He came on to the board as secretary and has been serving as president for six years. ABC board members interact with the students. As board president he and his wife have taken them on field trips to the Bradley Air Museum and the Nautilus Museum at the submarine base, among other places, as well as engaging in sports and the annual graduation party.
If there are any disciplinary issues, Pearce is the one that meets with the student, so he tries to maintain an arms-length relationship with them.
“The ABC board is a working board. They get close to the students as academic advisors and host families. Each student gets a lot of support. Over 90 percent of our students completes college in four years,” said Pearce.
Each student is assigned to a host family in town, usually with a son the same age. The ABC student spends one weekend a month with the host family and joins them for a family dinner on Wednesday nights. They go home to their own families in the summer and during school vacations.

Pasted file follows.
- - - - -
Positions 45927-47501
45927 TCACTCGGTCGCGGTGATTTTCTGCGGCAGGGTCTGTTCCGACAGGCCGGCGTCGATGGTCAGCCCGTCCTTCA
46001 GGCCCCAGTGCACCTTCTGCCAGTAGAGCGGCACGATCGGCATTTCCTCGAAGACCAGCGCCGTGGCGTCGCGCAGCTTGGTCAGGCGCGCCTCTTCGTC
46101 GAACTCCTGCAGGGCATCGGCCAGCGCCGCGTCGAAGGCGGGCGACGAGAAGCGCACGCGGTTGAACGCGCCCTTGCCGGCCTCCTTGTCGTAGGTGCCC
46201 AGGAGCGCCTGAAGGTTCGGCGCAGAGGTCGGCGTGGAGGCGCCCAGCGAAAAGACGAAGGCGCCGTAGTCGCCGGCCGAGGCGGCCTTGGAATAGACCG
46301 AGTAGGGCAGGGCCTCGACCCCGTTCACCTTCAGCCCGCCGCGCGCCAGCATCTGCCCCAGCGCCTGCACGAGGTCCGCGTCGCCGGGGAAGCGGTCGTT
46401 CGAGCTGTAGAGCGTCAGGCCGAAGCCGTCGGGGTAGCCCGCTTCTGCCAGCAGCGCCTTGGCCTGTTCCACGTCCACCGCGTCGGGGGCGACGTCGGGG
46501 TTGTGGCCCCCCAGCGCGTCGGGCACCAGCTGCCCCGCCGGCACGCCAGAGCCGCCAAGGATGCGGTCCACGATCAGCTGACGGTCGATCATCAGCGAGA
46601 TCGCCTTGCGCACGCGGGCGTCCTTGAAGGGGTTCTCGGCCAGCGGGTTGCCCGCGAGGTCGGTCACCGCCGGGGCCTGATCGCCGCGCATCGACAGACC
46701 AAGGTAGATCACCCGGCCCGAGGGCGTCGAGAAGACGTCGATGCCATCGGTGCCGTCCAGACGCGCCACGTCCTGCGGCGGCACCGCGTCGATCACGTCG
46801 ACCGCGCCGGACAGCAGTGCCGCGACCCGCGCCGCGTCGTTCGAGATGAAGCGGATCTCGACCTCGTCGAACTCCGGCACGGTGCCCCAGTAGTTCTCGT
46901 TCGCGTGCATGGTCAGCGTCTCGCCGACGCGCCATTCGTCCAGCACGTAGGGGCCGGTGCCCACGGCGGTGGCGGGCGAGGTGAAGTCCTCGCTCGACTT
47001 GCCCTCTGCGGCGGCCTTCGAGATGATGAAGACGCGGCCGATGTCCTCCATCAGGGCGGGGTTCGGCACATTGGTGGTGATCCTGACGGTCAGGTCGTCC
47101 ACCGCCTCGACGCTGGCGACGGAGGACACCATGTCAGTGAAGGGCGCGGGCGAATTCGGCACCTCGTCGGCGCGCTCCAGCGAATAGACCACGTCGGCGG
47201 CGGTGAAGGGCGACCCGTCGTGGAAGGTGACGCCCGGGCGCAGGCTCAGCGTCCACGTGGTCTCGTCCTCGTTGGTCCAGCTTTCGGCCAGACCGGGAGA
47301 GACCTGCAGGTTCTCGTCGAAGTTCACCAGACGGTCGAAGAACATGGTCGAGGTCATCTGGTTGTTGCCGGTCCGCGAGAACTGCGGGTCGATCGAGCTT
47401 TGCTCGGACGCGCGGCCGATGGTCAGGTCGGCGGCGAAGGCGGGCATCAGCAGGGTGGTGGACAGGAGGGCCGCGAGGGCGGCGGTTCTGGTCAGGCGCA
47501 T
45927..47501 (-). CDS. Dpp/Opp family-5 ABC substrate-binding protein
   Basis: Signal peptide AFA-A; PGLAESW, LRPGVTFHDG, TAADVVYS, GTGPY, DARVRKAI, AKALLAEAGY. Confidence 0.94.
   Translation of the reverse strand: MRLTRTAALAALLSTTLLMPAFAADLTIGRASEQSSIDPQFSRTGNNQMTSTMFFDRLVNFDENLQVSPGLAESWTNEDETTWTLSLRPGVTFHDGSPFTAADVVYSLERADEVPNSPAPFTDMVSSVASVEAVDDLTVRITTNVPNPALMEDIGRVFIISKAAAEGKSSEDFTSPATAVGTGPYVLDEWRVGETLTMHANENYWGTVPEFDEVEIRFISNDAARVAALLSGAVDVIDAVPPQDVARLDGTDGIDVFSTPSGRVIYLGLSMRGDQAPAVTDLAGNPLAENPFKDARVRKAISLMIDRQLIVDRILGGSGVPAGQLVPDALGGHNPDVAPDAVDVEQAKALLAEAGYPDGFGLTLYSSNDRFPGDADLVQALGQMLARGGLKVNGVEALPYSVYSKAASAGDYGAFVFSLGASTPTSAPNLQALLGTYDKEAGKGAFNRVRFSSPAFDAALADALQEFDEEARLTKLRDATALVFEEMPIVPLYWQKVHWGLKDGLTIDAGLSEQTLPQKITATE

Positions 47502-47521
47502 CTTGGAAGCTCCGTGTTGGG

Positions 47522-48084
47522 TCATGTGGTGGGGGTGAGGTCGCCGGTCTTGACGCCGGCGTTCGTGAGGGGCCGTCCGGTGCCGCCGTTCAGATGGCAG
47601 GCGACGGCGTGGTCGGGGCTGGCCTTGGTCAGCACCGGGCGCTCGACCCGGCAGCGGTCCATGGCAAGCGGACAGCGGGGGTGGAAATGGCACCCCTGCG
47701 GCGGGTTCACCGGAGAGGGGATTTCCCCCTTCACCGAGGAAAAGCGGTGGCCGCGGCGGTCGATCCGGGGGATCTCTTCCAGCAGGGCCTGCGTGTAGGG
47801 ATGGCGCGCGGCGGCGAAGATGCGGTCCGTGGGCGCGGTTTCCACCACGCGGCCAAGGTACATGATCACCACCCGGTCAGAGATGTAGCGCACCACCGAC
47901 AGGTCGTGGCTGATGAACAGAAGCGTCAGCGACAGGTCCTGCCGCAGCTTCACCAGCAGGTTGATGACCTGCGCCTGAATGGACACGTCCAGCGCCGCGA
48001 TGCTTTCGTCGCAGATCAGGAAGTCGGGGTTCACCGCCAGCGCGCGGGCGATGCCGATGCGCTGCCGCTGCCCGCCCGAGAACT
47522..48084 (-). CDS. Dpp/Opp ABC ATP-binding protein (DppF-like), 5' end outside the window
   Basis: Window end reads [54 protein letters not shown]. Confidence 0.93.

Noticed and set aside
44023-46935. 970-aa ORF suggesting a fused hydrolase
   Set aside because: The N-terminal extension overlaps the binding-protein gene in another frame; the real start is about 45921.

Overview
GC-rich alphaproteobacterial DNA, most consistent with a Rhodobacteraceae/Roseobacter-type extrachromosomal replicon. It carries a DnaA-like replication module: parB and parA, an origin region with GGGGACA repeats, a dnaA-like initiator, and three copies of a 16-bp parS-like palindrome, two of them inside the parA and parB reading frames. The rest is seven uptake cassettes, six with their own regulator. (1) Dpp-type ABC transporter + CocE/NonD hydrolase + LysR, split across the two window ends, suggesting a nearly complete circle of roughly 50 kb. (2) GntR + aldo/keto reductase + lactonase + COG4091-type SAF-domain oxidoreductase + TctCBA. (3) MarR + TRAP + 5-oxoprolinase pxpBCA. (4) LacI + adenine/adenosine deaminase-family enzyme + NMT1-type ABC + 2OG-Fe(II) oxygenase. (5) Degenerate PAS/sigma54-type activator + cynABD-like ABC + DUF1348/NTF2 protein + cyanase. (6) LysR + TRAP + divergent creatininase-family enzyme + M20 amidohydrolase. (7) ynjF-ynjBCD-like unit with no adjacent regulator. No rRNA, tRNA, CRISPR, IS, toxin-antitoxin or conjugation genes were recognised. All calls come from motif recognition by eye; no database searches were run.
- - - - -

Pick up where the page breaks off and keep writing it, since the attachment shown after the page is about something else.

At the organization’s house they each have chores to do inside and out, are required to complete 20 hours of community service each semester and participate in extracurricular activities such as sports or clubs.
“The reasons their parents [want them in the program] is so they can get a better education than by their local high school, and so they can get into college with a financial package. Most kids struggle academically in the beginning at Simsbury High School, and most are from majority minority communities,” said Pearce.
The Simsbury program has selected Hispanic, Black and Asian students over the years, and all have been males. Some programs in other parts of the country are all-female.
“Simsbury is a very generous and welcoming community, not with lots of sharp edges. If there is a bump in the road, it is dealt with immediately. It requires a lot of grit at age 14 and to graduate at 18,” he said.
The Simsbury ABC program costs $100,000 annually to operate, all of which comes from donations in town and from surrounding communities, as well as from foundations and businesses.
“[At the farm stand] our kids saw how generous people are. One man stopped and talked with Alex and asked what they are doing with the money they earn. Then he gave them a donation of $10 without buying anything. Our goal for the children is to see how their small act of kindness can have a much bigger impact. It’s more than just $220. It’s a whole summer of work for a good cause,” said Marchinkoski.
Schreijack asked if people would like to donate as a result of this story, they should send the donation directly to the Simsbury ABC program at simsburyabetterchance.org or on Facebook, and include a note that the donation is in response to the children’s farm stand. VL